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Learning Resources

Where planning comes together. T​he power of SCUP is its community. We learn from one another, sharing how we’ve achieved success and, maybe more importantly, what we’ve learned from failure. SCUP authors, produces, and curates thousands of resources to help you prepare for the future, overcome challenges, and bring planning together at your college or university.

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Webinar Recordings

Published
September 15, 2020

Instructional Economics

Making Finance-Informed Academic Decisions

All program decisions have financial consequences—and some may surprise you. We will share a methodology for analyzing instructional economics and strategies for incorporating this data into the program decision-making process for long-term financial health.

This is part two of a three-part program series, “Integrated Planning to Build a Thriving Academic Program Portfolio.”

Abstract: All program decisions have financial consequences—and some may surprise you. We will share a methodology for analyzing instructional economics and strategies for incorporating this data into the program decision-making process for long-term financial health. Understanding the economics of your programs and courses can help you focus resources on the programs and courses most critical to your mission and free up funds for strategic growth.

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Free

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Free

Webinar Recordings

Published
August 27, 2020

Academic Program Portfolio Planning

Preparing to Thrive

In a competitive landscape, it is more important than ever to ensure the programs you offer align with demand in the market. We will discuss the data you need, and where to find it to evaluate market demand for academic programs, including critical data on student demand that is often overlooked.

This is part one of a three-part program series, “Integrated Planning to Build a Thriving Academic Program Portfolio.”

Abstract: This is part one of a three-part program series, “Integrated Planning to Build a Thriving Academic Program Portfolio.” These discussions will help you build a strategic and sustainable program portfolio that is mission-centered, data-informed, student-centered, and focused on growth opportunities.

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Free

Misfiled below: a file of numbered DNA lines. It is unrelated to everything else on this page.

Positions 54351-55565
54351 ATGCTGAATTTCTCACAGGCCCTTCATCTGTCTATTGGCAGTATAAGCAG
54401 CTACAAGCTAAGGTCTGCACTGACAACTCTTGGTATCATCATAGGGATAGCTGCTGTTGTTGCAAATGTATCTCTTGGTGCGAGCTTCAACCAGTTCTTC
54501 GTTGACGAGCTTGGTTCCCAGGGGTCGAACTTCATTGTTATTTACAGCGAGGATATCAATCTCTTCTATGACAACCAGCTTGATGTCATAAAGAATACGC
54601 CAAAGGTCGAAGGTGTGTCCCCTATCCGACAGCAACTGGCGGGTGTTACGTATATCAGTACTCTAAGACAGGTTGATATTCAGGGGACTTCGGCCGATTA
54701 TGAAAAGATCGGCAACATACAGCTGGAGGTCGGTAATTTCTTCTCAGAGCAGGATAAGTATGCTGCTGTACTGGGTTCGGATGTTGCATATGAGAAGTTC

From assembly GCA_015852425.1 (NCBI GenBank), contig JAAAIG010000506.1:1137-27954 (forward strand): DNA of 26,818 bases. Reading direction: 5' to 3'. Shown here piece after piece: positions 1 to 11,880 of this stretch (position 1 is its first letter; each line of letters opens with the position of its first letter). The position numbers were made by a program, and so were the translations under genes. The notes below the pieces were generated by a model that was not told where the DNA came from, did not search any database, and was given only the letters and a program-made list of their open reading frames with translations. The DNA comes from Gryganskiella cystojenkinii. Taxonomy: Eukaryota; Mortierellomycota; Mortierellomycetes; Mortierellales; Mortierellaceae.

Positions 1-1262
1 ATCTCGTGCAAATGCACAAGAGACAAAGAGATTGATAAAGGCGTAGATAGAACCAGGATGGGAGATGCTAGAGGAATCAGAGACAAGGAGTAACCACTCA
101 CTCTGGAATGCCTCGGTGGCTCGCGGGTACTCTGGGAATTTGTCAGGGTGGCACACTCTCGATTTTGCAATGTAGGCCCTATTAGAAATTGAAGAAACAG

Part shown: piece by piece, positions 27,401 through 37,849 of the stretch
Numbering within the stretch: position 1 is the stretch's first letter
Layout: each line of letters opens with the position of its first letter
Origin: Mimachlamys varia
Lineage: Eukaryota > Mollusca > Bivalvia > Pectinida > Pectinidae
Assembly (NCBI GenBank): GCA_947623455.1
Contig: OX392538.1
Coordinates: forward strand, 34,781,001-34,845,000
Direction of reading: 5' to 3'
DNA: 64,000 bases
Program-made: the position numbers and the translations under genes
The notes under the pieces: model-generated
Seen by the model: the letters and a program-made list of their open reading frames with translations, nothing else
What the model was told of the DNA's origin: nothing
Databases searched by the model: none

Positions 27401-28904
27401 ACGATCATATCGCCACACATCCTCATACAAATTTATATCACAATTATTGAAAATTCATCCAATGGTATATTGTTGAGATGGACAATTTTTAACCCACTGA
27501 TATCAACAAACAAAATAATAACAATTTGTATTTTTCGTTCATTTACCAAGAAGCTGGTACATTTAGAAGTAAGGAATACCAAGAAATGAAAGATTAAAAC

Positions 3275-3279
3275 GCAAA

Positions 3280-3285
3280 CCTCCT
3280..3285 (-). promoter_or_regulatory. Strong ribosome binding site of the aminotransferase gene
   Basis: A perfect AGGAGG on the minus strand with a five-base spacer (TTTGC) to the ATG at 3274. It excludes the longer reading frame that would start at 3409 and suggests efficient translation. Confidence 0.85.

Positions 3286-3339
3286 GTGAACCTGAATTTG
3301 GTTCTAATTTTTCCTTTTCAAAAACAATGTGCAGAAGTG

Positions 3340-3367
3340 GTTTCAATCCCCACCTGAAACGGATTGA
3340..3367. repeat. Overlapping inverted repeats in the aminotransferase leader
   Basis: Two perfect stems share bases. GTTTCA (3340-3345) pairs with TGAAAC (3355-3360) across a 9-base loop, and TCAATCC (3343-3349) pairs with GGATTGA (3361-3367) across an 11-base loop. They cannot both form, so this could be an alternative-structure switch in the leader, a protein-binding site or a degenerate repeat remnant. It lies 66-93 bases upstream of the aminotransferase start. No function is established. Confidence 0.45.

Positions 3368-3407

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Planning for Higher Education Journal

Published
May 15, 2020

Reduce Curriculum Costs While Increasing Student Enrollment

Optimizing Academic Balance Analyses Let Kentucky Institutions Stay Competitive

Results of the study supplied evidence needed to support tough institutional decisions. The 13 Kentucky colleges and universities that participated in the research now have critically important data to use in making choices about how they best serve their students, maximize scarce resources, and sustain financial stability.

From Volume 48 Number 3 | April–June 2020

Abstract: An Optimizing Academic Balance (OAB) analysis provides colleges and universities with effective tools to use in making strategic academic decisions needed to stay competitive in the context of institutional mission, program quality, market potential, cost, and revenue. The Association of Independent Kentucky Colleges and Universities recently completed a three-year statewide OAB project with the participation of 13 higher education institutions. The results supported the colleges and universities in making tough decisions.


A Follow-Up

An introduction to the Optimizing Academic Balance process and early results of the research were published in the 2015 Planning for Higher Education article, “Reshaping Your Curriculum to Grow the Bottom Line,”. The current article, with final research data, represents the study’s wrap-up report.

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Planning for Higher Education Journal

Published
April 16, 2020

Can You Trust Your Eyes?

Learn How to Minimize Misinterpretation of Data Reports and Visualizations

Volumes of data are available to administrators to support decision-making. But that doesn’t mean that what’s been presented is accurate. When data are misused or misconstrued, senior leaders at higher education institutions may make the wrong conclusions, ineffective policies may be enacted, and students may not be successful in completing their academic goals.

From Volume 48 Number 2 | January–March 2020

Abstract: Data analytics related to student and institutional performance have evolved quite rapidly—and continue to advance—as the field of data science captures more attention across the higher education sector. And while data-informed decisions can help institutional leaders achieve their goals, there are increasing examples of analyses or visualizations that, when presented without the proper framework, result in misinterpretation and inaccurate conclusions. Context is critical, and erroneous deductions may lead to decisions that adversely affect student performance, program development, and policy changes.